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January 31st, 2014 By German Lopez | News | Posted In: News, Mayor, Economy, Voting, Fracking

Morning News and Stuff

Mayor targets joblessness, early voting might stay downtown, Kasich could veto fracking tax

city hallCity Hall - Photo: Jesse Fox

Mayor John Cranley plans to address long-term unemployment in Cincinnati with several new initiatives, some of which could get support from the White House, he told CityBeat yesterday. According to Cranley, the idea is to end employer discrimination against the long-term unemployed or land the long-term unemployed into jobs to end the job-crippling gap in their resumes. Cranley’s push against long-term unemployment comes in preparation of his visit today to the White House, which is looking for different ways to tackle the sluggish economy without going through a gridlocked Congress.

Republican Secretary of State Jon Husted said it would be “logical” to keep an early voting location downtown even if the Hamilton County Board of Elections moves its offices to Mount Airy. Husted’s comments imply local Republicans are alone in their effort to move early voting to a new Mount Airy location, where only one bus line runs. Democrats oppose the move because it would limit voting access for people who rely on public transportation. But local Republicans claim free parking at the facility would outweigh the lack of bus access. As the secretary of state, Husted could break the board’s tie vote over the issue and make the final decision on where its offices and early voting end up.

Gov. John Kasich threatened to veto a “puny” oil and gas tax, casting doubts on the current proposal in the Ohio legislature.

The debate has put Kasich and his fellow Republicans in the General Assembly at odds as the state undergoes a bit of an oil and gas boom because of fracking, a drilling technique that pumps millions of gallons of water, sand and chemicals underground to unlock oil and gas reserves. Kasich has been pushing to reform and increase the severance tax for the state’s oil and gas producers. But Republican legislators have largely resisted Kasich’s call to action, instead pushing a proposal that increases the severance tax by much less than what the governor proposed two years ago. In both Kasich and legislators’ proposals, the raised revenue would be used for an income tax cut.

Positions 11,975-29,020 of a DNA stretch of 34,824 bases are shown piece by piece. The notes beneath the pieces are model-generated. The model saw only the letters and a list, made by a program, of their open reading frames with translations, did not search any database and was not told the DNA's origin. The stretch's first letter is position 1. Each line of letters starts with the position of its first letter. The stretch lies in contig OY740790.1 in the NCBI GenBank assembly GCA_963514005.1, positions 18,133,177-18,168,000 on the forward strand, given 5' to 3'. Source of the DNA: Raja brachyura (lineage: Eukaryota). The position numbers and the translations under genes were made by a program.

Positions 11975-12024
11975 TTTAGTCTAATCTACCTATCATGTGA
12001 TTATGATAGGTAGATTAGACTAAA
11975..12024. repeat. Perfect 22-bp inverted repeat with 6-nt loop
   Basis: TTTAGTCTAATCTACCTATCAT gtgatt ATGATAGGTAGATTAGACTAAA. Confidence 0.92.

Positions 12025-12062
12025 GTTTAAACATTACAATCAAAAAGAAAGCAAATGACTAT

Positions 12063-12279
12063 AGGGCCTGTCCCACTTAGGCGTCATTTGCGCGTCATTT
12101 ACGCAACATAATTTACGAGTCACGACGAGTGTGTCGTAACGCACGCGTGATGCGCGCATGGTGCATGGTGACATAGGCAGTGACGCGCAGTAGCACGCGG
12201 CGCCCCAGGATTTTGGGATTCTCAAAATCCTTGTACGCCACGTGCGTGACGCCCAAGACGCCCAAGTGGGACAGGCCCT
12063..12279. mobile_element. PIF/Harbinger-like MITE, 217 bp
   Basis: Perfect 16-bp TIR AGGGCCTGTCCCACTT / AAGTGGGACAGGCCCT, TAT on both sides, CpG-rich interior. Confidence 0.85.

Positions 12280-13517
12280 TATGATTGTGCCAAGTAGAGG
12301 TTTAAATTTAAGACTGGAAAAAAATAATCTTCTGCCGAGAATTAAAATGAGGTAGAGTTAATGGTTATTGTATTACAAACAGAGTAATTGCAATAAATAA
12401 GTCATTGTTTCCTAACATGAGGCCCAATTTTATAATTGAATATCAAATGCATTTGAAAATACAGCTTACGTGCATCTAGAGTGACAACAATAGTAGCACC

A Hamilton County judge should decide today whether a local abortion clinic can remain open while it fights a state-ordered shutdown.

This year’s Neighborhood Enhancement Program will target Walnut Hills and East Price Hill. The program aims to address a number of issues, including the number of calls to police, building code violations, vacant buildings, drug arrests, graffiti, junk cars, litter and weeds.

Cincinnati officials won an award for how the local budget is presented and communicated, even though it’s still not structurally balanced.

The Ohio Statehouse welcomes weddings and receptions except for gay couples, who can’t get the Ohio marriage certificate required to hold a ceremony at the location.

The Feb. 4 debate between Bill Nye the Science Guy and Creation Museum Founder Ken Ham over evolution and biblical creationism will stream live at The Cincinnati Enquirer. Evolution is taken as fact in the scientific world, but creationists deny its truth despite the clear, overwhelming evidence.

A school bus driver might have saved two children by yelling at them to get out of the way during a crash.

Scientists might have discovered a potential cure for peanut allergies.

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